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Mansions (Private).— The art treasures belonging to the great families will generally be found in their country palaces, but sufficient objects of interest are kept in London to make a visit to some of the great private mansions interesting.
APSLEY HOUSE, Hyde Park Corner, is principally famous as the residence of the great Duke of Wellington, who largely improved it and added a picture gallery which contains a fair collection. The most interesting objects in Apsley House, however, are those which are more intimately connected with the “Iron Duke” himself—such, for instance, as the services of plate and china presented to him by various crowned heads and public bodies, and most interesting of all, his bedroom, with the celebrated camp bedstead, which is religiously preserved as it was left at his death.
BRIDGEWATER HOUSE, Cleveland-row, with a fine frontage towards the Green-park, is remarkable for the Bridgewater collection of pictures, a portion of the gallery of the first Duke of Sutherland. The Bridgewater estates and pictures became the property of the Egerton family on the death of the duke in 1833. Of the Bridgewater House collection Mrs. Jameson says that it has had the most favourable and the most refining influence on the public taste of all the private collections.
DEVONSHIRE HOUSE, PiccadilIy the residence of the chief of the Cavendish family, is screened from pedestrians by a high brick wall, and stands in extensive grounds. The principal attractions are the gems and the Kemble plays, originally the property of John Philip Kemble. The late duke was a liberal and enlightened patron of literature and the fine arts, and it was here that the brilliant company of the Guild of Literature and Art produced, for the first time, Lord Lytton’s comedy, "Not so Bad as we Seem."
GROSVENOR House, Upper Grosvenor-street, the residence of the Duke of Westminster, is one of the few houses in London distinguished for ambitious architectural effects; the colonnades in Grosvenor-street and in the park frontage being in their way unique. A very fine collection of pictures is hung in the galleries. The old masters are strongly represented; but the magnificent specimens of Reynolds, Hogarth, and Gainsborough, will have more interest for the ordinary visitor. This gallery is particularly noticeable as having been one of the first that was opened to the public— with special reference to the working classes—on Sundays. It is to be regretted that the liberality of the duke was somewhat ill-requited.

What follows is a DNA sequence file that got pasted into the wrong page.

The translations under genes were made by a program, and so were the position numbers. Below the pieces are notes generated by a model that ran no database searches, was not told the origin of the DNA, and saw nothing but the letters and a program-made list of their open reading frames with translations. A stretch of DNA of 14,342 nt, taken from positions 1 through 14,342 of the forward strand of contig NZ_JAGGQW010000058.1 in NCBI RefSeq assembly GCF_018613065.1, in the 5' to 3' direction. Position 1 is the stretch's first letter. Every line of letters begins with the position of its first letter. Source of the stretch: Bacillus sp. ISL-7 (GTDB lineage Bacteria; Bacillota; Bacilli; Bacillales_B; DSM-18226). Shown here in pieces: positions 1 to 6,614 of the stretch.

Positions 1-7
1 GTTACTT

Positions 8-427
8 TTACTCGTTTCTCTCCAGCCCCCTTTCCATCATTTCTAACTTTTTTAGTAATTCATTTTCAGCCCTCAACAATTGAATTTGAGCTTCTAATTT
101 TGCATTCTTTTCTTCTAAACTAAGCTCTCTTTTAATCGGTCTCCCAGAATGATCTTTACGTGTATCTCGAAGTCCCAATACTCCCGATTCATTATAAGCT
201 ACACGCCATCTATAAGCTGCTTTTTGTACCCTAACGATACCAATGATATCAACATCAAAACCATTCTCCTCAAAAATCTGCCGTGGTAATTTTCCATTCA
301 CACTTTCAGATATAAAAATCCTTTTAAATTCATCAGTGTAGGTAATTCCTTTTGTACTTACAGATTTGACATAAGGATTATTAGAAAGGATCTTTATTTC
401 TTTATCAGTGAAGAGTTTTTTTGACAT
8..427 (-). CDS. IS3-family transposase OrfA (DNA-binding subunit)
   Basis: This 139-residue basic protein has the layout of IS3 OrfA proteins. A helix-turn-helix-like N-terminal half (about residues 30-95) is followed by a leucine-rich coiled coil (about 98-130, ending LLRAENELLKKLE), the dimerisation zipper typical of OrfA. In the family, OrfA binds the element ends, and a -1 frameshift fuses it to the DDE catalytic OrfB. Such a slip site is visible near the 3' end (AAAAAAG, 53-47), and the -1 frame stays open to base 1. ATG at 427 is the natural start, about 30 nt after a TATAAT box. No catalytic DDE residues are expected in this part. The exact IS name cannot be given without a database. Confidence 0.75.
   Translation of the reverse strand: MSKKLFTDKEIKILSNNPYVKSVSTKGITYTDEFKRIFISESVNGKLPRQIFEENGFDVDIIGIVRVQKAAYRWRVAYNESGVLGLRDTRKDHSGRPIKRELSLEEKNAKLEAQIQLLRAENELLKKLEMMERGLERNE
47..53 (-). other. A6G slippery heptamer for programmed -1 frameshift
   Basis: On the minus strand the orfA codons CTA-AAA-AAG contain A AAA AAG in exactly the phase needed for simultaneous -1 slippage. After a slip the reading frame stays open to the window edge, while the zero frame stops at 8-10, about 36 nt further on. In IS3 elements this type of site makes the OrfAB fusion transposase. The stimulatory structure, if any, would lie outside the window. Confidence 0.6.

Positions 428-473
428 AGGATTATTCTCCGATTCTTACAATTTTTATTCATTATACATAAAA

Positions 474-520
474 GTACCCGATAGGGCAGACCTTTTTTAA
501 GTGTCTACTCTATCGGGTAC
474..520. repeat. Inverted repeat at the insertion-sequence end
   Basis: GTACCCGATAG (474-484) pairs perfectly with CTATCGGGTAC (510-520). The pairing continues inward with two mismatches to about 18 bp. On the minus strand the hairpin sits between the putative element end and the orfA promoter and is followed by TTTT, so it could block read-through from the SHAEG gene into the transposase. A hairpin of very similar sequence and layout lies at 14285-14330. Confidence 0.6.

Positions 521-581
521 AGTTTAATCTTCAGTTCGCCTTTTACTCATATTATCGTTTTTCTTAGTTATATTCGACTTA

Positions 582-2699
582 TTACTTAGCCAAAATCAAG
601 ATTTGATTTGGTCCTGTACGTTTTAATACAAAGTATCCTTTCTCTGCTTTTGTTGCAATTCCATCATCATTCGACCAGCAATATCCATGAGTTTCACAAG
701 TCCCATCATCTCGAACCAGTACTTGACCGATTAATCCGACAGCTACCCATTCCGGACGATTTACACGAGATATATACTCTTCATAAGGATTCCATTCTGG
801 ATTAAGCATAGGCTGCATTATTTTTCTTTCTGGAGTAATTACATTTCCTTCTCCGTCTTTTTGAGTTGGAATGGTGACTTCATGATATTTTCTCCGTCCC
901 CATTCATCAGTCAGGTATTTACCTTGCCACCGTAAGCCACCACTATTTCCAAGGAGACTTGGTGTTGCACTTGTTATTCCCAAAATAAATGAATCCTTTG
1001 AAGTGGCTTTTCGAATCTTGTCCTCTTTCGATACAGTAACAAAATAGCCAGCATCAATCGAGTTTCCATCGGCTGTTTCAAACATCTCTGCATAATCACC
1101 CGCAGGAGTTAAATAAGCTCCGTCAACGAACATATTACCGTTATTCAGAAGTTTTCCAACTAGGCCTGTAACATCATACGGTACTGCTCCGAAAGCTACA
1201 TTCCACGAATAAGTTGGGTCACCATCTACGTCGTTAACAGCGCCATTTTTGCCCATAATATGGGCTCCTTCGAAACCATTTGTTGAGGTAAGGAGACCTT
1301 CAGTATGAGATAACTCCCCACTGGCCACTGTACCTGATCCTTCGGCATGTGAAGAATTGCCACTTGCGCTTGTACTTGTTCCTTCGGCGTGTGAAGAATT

HOLLAND HOUSE, Kensington, is principally celebrated for its library and for its literary associations. Addison, who married the widow of Lord Warwick, to whom the house belonged, died here; and here lived for many years the great Charles James Fox. It was in the time of the third Lord Holland—or rather in that of Lady Holland—that Holland House was in its zenith, and was the head-quarters of some of the most brilliant men of a brilliant epoch.
LANSDOWNE HOUSE, Berkeley-square, is chiefly noticeable for its gallery of sculpture, ancient and modern; and for the fact that Priestley here made his discovery of oxygen when librarian to Lord Shelburne. Among the pictures, those of Reynolds are the most important.
STAFFORD HOUSE belonging to the Duke of Sutherland, situated near the St. James’s Palace – and a palace itself – has a magnificent collection of pictures, including the portion of the Stafford Gallery which did not pass with the Bridgewater Gallery. There is no private collection of pictures in London better worthy of careful inspection than this. Stafford House has been the scene of some of the most superb receptions ever given in this country.
In addition to the above are many private mansions of great interest, amongst which may be mentioned those of Lord Ashburton, Bath House, Piccadilly; of Mr. Holford, Dorchester House, Park-lane; of Mr Beresford Hope, Arklow House, Connaught-place; of the Earl of Dudley, Park-lane; of Lord Northbrook, Hamilton-place, Piccadilly; of the Marquis of Bute, Eccleston-SqUare ; and of Sir Richard Wallace in Manchester-square, which is, indeed, one of the most interesting of all. Information as to admission to most of these collections may be obtained by application to Mitchells library, in Old Bond-street, or to Messrs. Colnaghi, Pall Mall-east.
Charles Dickens (Jr.), Dickens's Dictionary of London, 1879